Milky Way’s Ancient Star Rivers Predate Spiral Arms

Hidden in the cosmic swirl, the Milky Way’s origins have been traced through newfound relics.

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Tucked near our galaxy’s bustling center, two stellar streams as ancient as the cosmos itself have been spotted orbiting the Milky Way’s core. Thanks to the European Space Agency’s Gaia telescope, it’s now believed these starry rivers, Shiva and Shakti, flowed before our galaxy fashioned its iconic spirals.

Astrophysicist Khyati Malhan and astronomer Hans Walter-Rix from Germany’s Max Planck Institute for Astronomy stumbled upon these streams. “It’s kinda mind-blowing that we can spot such old structures,” admits Malhan. “Given how much the Milky Way’s morphed over billions of years, spotting these stars as a distinct bunch is unexpected. But with Gaia’s next-level data, we’ve done just that.”

The Milky Way started to take shape about 13 billion years back, in the Universe’s youth, rapidly churning out stars and galaxies. Deciphering this epic past falls to galactic archaeologists, who hunt for star clusters with ancient characteristics.

That’s where Gaia’s mission is key. This space observatory is sketching the Milky Way in unprecedented detail, capturing stars’ 3D positions, velocities, and motions. It even measures star metallicity — the presence of metallic elements, which hint at a star’s age. With fewer metals, a star is often much older.

Armed with this data, astronomers can spot star clusters that otherwise might go unnoticed. Stars that share space, speed, and metal content likely hail from the same original cluster.

These celestial formations also help unfurl the Milky Way’s story. Some star streams are all that’s left of star clusters the Milky Way has pulled apart. Others are remnants of entire galaxies our galaxy’s gravity has shredded.

This is how Shiva and Shakti caught the eye of Malhan and Walter-Rix. They were analyzing Gaia’s data on the Milky Way’s inner regions in 2022 when they noticed two streams populated by incredibly old, metal-scarce stars.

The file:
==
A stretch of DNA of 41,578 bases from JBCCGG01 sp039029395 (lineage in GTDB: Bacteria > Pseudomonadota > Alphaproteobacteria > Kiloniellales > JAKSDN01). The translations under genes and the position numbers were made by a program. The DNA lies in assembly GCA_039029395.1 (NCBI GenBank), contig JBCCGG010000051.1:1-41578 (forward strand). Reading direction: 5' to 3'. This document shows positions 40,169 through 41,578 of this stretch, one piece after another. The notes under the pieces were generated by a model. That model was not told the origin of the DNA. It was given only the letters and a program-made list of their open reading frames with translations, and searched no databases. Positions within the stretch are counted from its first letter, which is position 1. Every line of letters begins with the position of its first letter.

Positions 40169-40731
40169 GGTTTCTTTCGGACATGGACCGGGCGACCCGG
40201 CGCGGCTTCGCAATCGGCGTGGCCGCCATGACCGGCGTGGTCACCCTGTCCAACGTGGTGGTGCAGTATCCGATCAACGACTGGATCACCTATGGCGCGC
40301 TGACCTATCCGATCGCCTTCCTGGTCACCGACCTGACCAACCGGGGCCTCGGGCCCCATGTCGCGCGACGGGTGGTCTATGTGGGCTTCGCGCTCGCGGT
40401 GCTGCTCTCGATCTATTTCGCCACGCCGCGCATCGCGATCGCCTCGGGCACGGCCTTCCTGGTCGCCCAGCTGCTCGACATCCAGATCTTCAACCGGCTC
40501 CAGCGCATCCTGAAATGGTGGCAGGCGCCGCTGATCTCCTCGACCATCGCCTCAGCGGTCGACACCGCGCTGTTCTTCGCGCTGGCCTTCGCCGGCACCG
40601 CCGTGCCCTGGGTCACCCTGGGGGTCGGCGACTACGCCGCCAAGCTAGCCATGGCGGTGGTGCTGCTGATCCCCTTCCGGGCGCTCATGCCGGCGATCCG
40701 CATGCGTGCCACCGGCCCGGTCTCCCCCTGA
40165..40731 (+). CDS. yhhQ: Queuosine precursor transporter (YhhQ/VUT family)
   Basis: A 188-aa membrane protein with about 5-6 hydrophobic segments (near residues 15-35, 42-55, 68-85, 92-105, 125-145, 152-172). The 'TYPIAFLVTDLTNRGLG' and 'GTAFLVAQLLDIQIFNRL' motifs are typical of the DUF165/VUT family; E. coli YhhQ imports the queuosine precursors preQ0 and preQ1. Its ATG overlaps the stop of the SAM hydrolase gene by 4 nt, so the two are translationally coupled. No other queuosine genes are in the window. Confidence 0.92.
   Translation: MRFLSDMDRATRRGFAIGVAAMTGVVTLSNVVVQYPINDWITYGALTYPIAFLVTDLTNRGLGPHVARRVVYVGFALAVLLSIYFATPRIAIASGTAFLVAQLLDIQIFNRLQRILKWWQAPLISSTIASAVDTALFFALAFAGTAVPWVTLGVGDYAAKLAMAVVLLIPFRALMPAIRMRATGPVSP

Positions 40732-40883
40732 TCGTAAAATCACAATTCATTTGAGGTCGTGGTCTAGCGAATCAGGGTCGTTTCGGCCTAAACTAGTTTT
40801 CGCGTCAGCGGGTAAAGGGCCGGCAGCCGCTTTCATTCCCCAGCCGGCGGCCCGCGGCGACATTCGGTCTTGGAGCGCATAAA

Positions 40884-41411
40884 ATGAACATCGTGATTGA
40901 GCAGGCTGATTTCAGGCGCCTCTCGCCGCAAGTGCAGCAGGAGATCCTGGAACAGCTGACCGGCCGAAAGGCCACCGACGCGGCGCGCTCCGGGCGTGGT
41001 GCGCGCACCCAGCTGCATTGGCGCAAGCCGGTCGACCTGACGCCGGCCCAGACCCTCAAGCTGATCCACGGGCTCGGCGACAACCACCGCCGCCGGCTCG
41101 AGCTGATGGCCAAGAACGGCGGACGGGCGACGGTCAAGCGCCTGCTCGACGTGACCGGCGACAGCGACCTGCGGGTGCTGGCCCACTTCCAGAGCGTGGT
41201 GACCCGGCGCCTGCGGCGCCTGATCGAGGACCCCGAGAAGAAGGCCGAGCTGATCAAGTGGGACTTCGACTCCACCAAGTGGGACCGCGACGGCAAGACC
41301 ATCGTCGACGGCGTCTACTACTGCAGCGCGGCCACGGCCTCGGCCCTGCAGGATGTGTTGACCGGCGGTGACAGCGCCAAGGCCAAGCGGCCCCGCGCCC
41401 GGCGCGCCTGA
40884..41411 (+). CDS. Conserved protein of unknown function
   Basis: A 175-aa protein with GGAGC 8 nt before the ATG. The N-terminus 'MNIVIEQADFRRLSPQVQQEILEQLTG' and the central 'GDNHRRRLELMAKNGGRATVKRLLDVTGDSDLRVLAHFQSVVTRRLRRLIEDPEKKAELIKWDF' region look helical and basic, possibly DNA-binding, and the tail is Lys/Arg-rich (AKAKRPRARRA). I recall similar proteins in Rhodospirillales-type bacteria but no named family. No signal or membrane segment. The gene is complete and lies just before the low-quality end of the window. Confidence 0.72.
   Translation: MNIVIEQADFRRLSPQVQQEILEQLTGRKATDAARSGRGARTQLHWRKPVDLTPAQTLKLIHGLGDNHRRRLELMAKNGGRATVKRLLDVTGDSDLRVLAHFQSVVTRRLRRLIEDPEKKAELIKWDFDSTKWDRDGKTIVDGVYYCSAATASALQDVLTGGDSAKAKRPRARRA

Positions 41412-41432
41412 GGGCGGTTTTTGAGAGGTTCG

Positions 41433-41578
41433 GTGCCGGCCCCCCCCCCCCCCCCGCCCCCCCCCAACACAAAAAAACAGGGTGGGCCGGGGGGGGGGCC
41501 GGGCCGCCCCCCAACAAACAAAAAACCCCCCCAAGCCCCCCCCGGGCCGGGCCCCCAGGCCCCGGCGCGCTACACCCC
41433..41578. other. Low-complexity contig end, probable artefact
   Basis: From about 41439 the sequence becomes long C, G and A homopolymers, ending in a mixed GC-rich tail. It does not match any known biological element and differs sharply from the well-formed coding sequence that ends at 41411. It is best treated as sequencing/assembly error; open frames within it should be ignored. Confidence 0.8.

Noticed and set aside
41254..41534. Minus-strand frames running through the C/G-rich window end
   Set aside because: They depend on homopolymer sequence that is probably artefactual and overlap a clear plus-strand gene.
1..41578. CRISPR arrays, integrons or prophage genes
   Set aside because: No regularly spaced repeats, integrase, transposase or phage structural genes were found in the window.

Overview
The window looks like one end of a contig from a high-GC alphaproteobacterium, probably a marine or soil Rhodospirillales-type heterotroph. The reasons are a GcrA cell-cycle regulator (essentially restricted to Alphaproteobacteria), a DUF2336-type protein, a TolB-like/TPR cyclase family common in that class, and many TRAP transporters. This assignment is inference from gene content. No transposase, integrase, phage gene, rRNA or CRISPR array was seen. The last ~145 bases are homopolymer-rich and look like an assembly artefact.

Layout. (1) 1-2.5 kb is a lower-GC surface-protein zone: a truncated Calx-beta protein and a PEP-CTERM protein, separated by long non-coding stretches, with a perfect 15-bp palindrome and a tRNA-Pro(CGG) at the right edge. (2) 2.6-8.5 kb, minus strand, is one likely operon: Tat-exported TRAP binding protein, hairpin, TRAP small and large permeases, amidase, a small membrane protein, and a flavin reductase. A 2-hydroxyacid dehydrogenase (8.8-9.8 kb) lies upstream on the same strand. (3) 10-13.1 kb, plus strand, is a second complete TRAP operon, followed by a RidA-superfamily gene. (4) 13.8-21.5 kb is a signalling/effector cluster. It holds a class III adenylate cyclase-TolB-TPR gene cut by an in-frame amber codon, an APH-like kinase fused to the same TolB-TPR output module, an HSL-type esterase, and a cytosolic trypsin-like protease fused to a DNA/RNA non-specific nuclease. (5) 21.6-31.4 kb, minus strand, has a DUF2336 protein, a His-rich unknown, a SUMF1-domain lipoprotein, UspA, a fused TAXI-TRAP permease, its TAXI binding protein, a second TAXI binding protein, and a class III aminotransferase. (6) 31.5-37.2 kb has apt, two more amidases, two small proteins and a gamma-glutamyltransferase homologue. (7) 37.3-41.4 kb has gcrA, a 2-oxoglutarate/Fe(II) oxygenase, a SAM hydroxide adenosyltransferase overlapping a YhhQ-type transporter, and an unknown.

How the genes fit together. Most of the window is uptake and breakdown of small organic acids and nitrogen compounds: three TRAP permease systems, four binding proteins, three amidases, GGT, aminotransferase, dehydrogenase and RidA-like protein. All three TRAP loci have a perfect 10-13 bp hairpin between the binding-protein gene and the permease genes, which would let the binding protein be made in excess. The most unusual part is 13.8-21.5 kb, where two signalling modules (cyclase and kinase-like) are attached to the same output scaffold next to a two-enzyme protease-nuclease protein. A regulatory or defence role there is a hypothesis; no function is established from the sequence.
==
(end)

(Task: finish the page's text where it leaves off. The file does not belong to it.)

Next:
“Plotting the star paths, these two entities popped among stars with certain chemical traits,” Malhan mentions. “We dubbed ’em Shakti and Shiva.”

Weighing in at about 10 million solar masses each, Shiva and Shakti whirl in the Milky Way’s rotational direction. Shiva spins closer to the center, with more oval orbits, while Shakti, a bit further out, traces rounder routes.

Their composition suggests these streams are remnants of original structures that merged with the Milky Way, fueling its growth. The researchers think our galaxy began as a starry blob, expanding as cosmic filaments and tendrils fell in and wrapped around it. Shiva and Shakti seem to be two such filaments.

“Gaia’s mission is shedding light on our galaxy’s baby pictures, and it’s nailing it,” notes Gaia project scientist Timo Prusti.

“To piece together the Milky Way’s birth and evolution, we need super precise star data. Now, with Gaia, we’ve got it. Discovering unexpected galaxy parts like Shiva and Shakti means we’re slowly completing our cosmic puzzle, understanding our home and its earliest days.”

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